Stories about: Advanced Fetal Care Center

Daphne’s story: Lifting the fog on bladder exstrophy

Girl with bladder exstrophy playing at home

The day of their 18-week prenatal appointment was the first day of the most difficult period in Pam and Jon’s life. When the ultrasound technician couldn’t see their baby’s bladder, a second ultrasound was ordered to see if the bladder would become visible with another look. The question remained: Could it be something benign or a serious medical issue?

Pam panicked. Jon tried to stay calm. They had so many questions, plus a 2-year old daughter, their careers and a house to take care of. Their beloved Red Sox were playing in the World Series. Family and friends offered, with the best of intentions, conflicting advice.

The second ultrasound confirmed that their baby would be born with bladder exstrophy, a rare and complex birth defect where the bladder develops outside of the body. No one they knew had ever heard of the condition, not even their obstetrician.

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Down syndrome: Reimagining what’s possible

Ella kisses baby Juila on the cheek.
Photo credit: Nicole Starr

I first met Ella Gray Cullen in the Advanced Fetal Care Center (AFCC) of Boston Children’s Hospital, shortly after she had received a prenatal diagnosis of Down syndrome. Like many parents expecting babies with conditions that can be diagnosed prenatally, she wanted to know more.

We talked about the additional medical screenings that would be recommended for her daughter to evaluate for cardiac defects and other conditions that are more common in children with Down syndrome. We discussed the developmental supports through Early Intervention and school that would be available to help her daughter learn and develop to her best ability. And, we talked about breastfeeding.

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A ‘superstar’ homecoming: Julia’s journey for bladder exstrophy care

Julia, born with bladder exstrophy, is pictured being held by her mom and dad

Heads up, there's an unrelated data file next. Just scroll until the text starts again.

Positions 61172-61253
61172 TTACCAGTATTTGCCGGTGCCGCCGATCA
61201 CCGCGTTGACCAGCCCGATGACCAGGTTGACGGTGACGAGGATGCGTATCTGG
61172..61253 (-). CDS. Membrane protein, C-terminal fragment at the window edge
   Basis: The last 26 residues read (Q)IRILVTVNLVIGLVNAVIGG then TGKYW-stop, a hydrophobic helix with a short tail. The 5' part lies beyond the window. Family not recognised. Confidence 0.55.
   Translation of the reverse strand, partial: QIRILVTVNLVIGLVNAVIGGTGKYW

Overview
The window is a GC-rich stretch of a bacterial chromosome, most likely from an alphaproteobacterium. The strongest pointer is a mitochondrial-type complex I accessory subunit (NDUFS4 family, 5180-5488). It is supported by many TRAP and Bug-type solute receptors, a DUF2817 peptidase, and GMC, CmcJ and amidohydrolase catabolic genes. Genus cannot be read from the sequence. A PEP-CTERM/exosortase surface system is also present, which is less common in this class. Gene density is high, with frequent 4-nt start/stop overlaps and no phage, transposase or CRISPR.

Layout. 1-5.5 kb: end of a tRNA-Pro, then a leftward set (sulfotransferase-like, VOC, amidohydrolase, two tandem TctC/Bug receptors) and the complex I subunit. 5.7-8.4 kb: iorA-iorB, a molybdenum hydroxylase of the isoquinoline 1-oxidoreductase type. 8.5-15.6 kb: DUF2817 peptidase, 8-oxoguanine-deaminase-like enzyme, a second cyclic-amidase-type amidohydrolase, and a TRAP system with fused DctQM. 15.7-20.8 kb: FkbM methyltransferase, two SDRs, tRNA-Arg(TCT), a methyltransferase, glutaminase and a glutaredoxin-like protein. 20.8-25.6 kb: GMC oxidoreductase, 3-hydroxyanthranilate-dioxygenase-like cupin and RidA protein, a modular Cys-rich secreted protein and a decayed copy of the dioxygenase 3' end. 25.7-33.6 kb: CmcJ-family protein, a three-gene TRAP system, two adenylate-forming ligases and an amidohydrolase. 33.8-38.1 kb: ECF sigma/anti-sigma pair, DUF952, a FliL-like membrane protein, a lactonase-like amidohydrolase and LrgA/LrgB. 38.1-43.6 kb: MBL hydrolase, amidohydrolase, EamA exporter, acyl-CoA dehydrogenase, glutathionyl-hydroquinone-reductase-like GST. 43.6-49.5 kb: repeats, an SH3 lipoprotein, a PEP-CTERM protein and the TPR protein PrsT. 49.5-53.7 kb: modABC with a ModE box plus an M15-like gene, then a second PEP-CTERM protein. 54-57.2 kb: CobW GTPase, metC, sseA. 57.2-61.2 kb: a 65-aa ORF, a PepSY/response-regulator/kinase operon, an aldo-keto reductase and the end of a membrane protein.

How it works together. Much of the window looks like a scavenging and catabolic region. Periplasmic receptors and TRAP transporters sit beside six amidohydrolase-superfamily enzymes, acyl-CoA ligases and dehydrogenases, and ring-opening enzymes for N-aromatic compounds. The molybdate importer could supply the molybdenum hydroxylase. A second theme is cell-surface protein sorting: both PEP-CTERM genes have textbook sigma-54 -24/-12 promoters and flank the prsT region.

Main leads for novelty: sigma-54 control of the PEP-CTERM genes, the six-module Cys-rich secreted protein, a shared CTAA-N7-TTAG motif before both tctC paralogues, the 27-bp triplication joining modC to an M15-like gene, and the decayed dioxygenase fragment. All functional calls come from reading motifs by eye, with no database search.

Julia Ryan was born on March 2, but her journey to Boston Children’s Hospital began months before her birth.

During Tori Ryan’s pregnancy, doctors near her home in South Carolina diagnosed her unborn child, Julia, with bladder exstrophy, a rare and complex birth defect where the bladder develops inside out and is exposed outside of the body.

“There were a lot of tears,” says Tori’s husband, Sean, of receiving the news about their daughter. “It was hard. We had to balance our own worry with the excitement our two older daughters felt about having a little sister.”

Their concern for their unborn baby led the Ryans to Boston Children’s. 

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Second opinion gives unborn baby second chance

fetal second opinionSeven-month-old Charlotte Bent is hitting all of her developmental milestones — smiling, laughing, playing peek-a-boo, bearing weight on her legs. Her parents, Jennifer and Keith, are overjoyed.

“It’s a complete 180-degree turn from where we thought we would be this time last year,” says Jennifer.

After struggling to conceive their second child, the couple was thrilled when Jennifer became pregnant. The results of genetic testing were normal and confirmed they would be welcoming a daughter in April.

Jennifer felt the baby’s first kicks on Nov. 23, 2015.

The next day, she was scheduled for an anatomy scan. “At first, everything seemed normal,” recalls Jennifer. But as the obstetrician was helping her from the exam table, he looked at Jennifer. “I have some concerns,” he told her.

“My heart dropped,” she says. Joy turned to devastation.

“I think your baby is missing part of her brain,” the obstetrician said.

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